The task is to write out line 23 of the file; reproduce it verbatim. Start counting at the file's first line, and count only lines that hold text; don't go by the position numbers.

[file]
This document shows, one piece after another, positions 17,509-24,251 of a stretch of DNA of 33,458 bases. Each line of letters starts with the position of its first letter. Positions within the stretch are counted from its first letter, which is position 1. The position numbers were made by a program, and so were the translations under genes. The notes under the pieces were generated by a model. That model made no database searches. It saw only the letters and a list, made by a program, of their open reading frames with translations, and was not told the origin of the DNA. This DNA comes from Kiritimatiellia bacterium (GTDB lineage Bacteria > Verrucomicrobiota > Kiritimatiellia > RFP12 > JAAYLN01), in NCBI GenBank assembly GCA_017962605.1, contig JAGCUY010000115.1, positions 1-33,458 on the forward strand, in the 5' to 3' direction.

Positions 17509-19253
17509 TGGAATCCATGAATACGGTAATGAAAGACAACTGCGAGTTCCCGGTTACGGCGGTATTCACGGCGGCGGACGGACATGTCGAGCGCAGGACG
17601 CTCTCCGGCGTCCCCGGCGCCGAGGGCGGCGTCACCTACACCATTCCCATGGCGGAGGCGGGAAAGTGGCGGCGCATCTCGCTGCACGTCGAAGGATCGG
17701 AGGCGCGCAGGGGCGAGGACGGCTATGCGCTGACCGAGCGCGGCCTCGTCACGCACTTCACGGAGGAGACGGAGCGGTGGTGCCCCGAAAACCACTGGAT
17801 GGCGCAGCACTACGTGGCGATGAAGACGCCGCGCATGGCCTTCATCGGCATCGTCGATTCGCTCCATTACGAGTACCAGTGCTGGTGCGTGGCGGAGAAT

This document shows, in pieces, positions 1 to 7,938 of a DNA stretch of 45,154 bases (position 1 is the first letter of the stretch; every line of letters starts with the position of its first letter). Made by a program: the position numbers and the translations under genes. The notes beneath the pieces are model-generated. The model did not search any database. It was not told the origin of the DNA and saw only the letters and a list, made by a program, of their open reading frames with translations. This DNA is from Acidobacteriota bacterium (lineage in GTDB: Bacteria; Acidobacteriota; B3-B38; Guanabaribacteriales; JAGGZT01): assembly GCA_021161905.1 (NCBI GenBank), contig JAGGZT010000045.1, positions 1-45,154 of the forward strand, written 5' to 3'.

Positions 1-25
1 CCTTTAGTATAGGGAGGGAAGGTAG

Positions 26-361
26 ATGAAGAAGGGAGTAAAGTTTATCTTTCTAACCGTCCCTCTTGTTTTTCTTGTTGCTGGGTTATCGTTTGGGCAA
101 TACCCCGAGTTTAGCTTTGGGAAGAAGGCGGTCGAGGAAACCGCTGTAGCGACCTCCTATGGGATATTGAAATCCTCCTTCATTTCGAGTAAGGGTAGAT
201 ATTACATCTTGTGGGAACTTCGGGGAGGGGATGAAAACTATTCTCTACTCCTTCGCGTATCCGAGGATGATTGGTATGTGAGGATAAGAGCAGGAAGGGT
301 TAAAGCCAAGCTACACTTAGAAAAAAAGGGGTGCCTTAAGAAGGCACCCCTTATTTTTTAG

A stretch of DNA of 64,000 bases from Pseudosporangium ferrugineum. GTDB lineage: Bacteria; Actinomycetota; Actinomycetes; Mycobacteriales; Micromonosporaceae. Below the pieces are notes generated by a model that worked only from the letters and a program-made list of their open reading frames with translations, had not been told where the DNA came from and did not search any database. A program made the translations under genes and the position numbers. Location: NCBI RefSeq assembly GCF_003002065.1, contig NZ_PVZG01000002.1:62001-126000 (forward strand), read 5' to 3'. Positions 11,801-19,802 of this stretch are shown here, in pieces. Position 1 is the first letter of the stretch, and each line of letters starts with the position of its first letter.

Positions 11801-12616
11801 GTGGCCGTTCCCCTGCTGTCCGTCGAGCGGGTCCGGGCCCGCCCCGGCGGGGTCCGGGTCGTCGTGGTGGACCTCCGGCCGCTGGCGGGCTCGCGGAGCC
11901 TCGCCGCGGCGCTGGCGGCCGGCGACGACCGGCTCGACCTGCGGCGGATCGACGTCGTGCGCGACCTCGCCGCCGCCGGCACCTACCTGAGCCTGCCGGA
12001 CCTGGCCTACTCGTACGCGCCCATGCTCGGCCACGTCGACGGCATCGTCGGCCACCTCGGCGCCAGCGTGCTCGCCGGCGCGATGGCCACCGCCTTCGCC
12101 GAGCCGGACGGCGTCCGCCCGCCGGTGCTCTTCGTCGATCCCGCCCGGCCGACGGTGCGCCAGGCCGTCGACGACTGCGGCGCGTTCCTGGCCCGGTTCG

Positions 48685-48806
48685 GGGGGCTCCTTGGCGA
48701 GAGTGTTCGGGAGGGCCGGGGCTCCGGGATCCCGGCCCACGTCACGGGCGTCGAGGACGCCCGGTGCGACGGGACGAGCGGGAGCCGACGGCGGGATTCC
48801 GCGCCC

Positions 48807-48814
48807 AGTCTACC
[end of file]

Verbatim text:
48701 GAGTGTTCGGGAGGGCCGGGGCTCCGGGATCCCGGCCCACGTCACGGGCGTCGAGGACGCCCGGTGCGACGGGACGAGCGGGAGCCGACGGCGGGATTCC